Click here to read the rest of this in-depth article, which features interviews with bike/walk advocates in Lee, Charlotte, and Collier counties:

5. BikeWalkLee Letter in support of Lee Dept. of Health-s CDC grant application: communities putting prevention to work

We submitted a letter in support of the Dept. of Health’s December 1st application for a Center on Disease Control (CDC) nationally competitive grant , called “communities putting prevention to work”(also stimulus funds). Lee’s application proposes to address obesity in Lee County through improved nutrition and increased physical activity. Many of BWL’s supporter organizations worked in partnership on this grant application. This grant, if awarded, could give the county an opportunity to promote a healthier more physically active community, a vital piece to achieving the vision of complete streets. Awards aren’t made until the Spring.

6. Update on Lee County bike/ped ARRA (stimulus) projects

Since the last update on these projects on September 16th, some additional activity has occurred:

  1. The Metro extension road project is an FDOT project, which was awarded to Posen Construction in August with the bid amount of $29 million. This road project also includes a pathway (est. at 10% of project cost: $2.9 M). In September issues were raised concerns about the ped/bike access to the path and other design issues.

    At the November 20th BPCC meeting, the project manager for the Metro Project discussed the changes they are making in the design to accommodate these concerns. Although they are unable to move the path to the other side of the road in order to make it safer for pedestrians and cyclists coming out of Briarcliff Rd. due to environmental and ROW issues, they are running the electric wiring across the intersection so that a traffic light can be installed if and when it is warranted, or if FDOT decides to install one without the warrants. In addition, they are adding bike lanes (signed and marked) to the entire extension project, and connecting these bike lanes to the paved shoulders on Alico Road in the south and the bike lanes in the Metro Parkway section north of Six Mile Cypress Parkway, which is currently being widened. Thanks to Bert Hamilton who raised these issues and has been working tirelessly with FDOT and LeeDOT staff to improve the design to make it safer for cyclists and walkers.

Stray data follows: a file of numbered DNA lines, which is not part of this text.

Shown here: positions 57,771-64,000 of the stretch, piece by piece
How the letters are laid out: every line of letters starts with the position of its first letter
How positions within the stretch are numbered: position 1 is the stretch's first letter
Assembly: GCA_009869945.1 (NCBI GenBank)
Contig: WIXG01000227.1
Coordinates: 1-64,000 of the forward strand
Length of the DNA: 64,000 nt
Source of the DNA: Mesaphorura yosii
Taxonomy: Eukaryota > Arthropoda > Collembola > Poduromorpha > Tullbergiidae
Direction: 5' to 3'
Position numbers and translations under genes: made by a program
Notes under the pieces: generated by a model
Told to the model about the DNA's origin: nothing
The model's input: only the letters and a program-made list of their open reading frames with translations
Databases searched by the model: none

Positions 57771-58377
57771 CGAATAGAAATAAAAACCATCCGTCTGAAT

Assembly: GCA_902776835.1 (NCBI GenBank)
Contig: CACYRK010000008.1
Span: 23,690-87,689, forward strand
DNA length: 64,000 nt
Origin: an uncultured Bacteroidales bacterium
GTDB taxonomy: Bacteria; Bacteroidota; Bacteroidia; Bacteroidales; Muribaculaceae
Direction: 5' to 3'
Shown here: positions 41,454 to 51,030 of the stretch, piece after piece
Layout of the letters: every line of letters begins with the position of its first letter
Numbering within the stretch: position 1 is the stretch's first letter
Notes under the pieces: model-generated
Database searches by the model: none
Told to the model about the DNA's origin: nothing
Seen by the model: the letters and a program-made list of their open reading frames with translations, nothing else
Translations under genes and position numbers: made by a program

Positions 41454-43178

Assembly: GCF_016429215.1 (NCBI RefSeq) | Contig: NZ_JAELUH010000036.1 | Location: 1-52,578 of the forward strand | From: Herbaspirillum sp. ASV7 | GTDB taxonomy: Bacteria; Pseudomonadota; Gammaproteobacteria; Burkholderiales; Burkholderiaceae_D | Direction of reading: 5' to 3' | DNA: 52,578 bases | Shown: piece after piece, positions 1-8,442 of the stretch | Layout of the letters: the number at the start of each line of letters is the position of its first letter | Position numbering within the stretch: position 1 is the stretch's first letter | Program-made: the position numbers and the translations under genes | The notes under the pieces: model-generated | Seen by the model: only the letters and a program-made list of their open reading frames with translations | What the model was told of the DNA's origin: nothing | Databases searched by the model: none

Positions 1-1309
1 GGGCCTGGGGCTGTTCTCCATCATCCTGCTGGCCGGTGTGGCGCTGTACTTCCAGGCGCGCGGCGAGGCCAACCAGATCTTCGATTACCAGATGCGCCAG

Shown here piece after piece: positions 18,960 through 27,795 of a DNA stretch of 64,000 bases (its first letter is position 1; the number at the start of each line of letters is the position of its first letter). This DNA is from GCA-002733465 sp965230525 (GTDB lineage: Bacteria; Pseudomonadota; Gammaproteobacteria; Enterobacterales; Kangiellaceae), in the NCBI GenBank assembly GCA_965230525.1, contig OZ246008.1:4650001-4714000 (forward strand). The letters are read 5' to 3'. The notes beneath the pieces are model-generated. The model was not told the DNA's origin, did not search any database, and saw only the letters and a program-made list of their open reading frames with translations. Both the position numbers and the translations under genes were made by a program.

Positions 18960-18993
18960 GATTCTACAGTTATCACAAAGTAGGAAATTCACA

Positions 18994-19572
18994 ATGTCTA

2. Based on the discussion at the Nov. 20th MPO meeting, the following is the status of the Buckingham shoulders project:
    • Contract for phase one to Neal has been approved by BoCC & construction should start in December. (2 miles/ $294 K)
    • Phase two to Gunnery will be funded with funds left over from the low bid on phase one. This project is on the agenda for approval at the 12/8 BoCC meeting. Once the section to Neal is completed, this section will be ready to start. (2.3 miles/$453 K)
    • Phase three to Orange River remains to be funded. At the 11/20 MPO meeting, the Board agreed that projects that were underway but not fully funded (e.g. Buckingham) would receive first priority when new funds become available before funding any new projects. This section of the project requires a box culvert which requires some additional review/design by FDOT (2.5 miles/rough cost est. of $750 K to $1 M)
    • We are hopeful that with the low bids for projects coming in both in Lee County & throughout the state that there will be funds to reallocate to complete this project.
    • Although the original Buckingham shoulders project as submitted for the stimulus funds was designed to go up to Orange River, LeeDOT staff agrees that with changes in the road design plans for Buckingham (which were put on the shelf), to be complete, the Buckingham shoulders need to go back Palm Beach Blvd. (2.5 miles more). Funding for this section will need to be pursued through the BPAC prioritization process.

Thanks to Steve Rodgers of Caloosa Riders for speaking in support of completing this project at the MPO meeting.